What is “Supply” under GST Act – [Updated for May/June 2019]

Before the introduction of GST Act, there were different kind of taxes over different points e.g. Excise duty on “Manufacturing”, Service Tax on “Provision” of Service, VAT would be levied on “Sale” of goods, etc.

But after the introduction of GST, all the above mentioned taxable events viz. Manufacturing, Provision, Sale, etc. has been included in one single concept i.e. Supply. GST can be levied only when there is any Supply. And, therefore, determining what is Supply and what is outside supply is of immense importance.

1. What is Supply?

For ease of understanding we could bifurcate this concept in two parts:

(i) Supply under Normal Cases (when Consideration is involved)
(ii) Supply under Special Cases (when NO Consideration is involved)

(i) Supply under Normal Cases:

A. Supply includes:
– Sale
– Transfer
– Exchange
– Barter
– License
– Rental
– Lease
– Disposal.

If a person undertakes either of these transactions during the course or furtherance of business & for consideration, it will be covered under the meaning of Supply under GST.

B. Import of any Service for a Consideration. [Important- This becomes Supply even if it has been imported for non-business or personal use.]

(ii) Supply under Special Cases

There are also some special cases when the activity is treated as Supply even if there is no consideration. There are as follows:

A. Supply of Goods/Services between Related Persons or Between Deemed Distinct (i.e. two or more business registered under the same PAN).

B. Transfer/Disposal of Business Assets but only when Input Tax Credit has been availed on such assets.

C. Import of Service From Related Person/business establishment outside India.

D. Movement of Goods Between Principal & Agent.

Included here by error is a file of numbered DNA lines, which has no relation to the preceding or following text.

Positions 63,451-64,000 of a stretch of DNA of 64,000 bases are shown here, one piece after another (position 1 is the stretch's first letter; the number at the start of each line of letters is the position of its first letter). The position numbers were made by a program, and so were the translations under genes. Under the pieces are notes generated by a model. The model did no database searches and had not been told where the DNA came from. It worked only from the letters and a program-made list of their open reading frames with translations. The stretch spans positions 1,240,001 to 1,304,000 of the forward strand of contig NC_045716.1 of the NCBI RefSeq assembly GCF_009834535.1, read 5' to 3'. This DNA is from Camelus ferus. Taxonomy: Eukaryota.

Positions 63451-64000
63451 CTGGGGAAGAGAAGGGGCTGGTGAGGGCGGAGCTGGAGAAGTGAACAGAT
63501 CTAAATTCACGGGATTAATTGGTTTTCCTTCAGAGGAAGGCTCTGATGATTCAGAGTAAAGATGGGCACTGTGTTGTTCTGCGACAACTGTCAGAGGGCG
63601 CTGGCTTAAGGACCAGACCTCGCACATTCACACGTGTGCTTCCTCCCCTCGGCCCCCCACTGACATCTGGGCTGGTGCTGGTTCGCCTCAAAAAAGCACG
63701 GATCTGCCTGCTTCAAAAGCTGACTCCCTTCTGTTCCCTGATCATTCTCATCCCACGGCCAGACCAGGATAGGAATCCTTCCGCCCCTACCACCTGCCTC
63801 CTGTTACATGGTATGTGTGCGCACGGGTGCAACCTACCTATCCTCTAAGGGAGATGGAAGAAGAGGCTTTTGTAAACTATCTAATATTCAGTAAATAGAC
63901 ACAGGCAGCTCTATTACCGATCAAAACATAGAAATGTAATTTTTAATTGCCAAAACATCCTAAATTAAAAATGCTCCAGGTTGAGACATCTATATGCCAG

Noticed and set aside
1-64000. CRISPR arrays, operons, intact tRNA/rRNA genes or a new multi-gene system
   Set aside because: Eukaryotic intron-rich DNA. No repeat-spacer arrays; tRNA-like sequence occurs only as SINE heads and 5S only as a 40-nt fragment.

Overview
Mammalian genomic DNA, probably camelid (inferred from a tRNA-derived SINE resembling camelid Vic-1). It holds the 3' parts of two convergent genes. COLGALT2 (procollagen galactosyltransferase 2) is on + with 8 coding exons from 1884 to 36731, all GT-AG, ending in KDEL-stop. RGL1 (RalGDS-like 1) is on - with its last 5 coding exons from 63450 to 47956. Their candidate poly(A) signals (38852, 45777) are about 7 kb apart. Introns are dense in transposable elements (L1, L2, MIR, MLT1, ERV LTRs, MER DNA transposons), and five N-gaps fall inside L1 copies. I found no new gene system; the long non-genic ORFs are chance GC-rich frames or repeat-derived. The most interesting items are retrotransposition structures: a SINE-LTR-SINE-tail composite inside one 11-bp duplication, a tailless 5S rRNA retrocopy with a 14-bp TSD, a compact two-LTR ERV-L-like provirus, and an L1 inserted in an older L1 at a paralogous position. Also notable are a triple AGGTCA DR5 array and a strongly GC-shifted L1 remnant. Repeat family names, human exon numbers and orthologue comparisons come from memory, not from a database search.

2. Specifically categorized Supplies:

There are certain types of activities which have been clarified by the act itself (under Schedule II) whether they are Supply of Goods or Supply of Service. These are as follows:

(i) Any transfer of ownership/title in goods = Supply of Goods

(ii) Any transfer of a right/right to use = Supply of Service

(iii) Renting of Immovable Property = Supply of Service

(iv) Treatment or process on another person’s goods = Supply of Service

(v) Permanent Transfer of Business Assets = Supply of Goods

(vi) Renting of Immovable Property = Supply of Service

(v) Sale of Under Construction Property = Supply of Service

(vi) Supply of Food along with Services = Supply of Service (i.e. Restaurant Service)

(vii) Works contract = Supply of Service.

3. Negative List of Supply (i.e. No Supply):

The GST Act has also mentioned certain specific activities which are neither considered as Supply of Goods nor Service. If your goods/service falls under this category then there is no Supply and consequently there would be no GST levied on that. These are as follows:

(i) Services provided by an employee to the employer.

(ii) Gifts up to Rs.50,000/- in value in a Financial Year, by an employer to an employee.

(iii) Services of the funeral, burial, crematorium or mortuary including transportation of the deceased.

(iv) Services by any court or Tribunal.

(v) Duties performed by the MP/MLA/MLC/ Members of Local Bodies.

(vi) Duties performed by any person as a Chairperson or a Member or a Director in a body established by the Central Government or a State Government or local authority.

(vii) Duties performed by any person who holds any post in pursuance of the provisions of the Constitution in that capacity.

(viii) Sale of Land.

(ix) Sale of Building (However, If construction of a complex /building intended for sale to a buyer and part of the consideration is received before completion, then it will be treated as Supply of Services)

(x) Actionable claims, other than the lottery, betting, and gambling.

4. Amendments (For CA/CS May/June 2019):

(i) Artwork sent by Artists to Galleries for Exhibition is Not A Supply. [However, if any buyer purchase artwork displayed at the exhibition then it would become a Supply.]

(ii) Moulds and dies owned by Original Equipment Manufacturer (OEM) that are sent free of Cost (FOC) to a component manufacturer (not related/deemed distinct) does not constitute a Supply.

(iii) Clarification only- Transfer of Tenancy Right (including Pagadi) against consideration shall be considered as Supply of Service.

(iv) Priority Sector Lending Certificates (PSLC) have been construed as Goods in the RBI’s FAQ. Their transfer would be considered as Supply.

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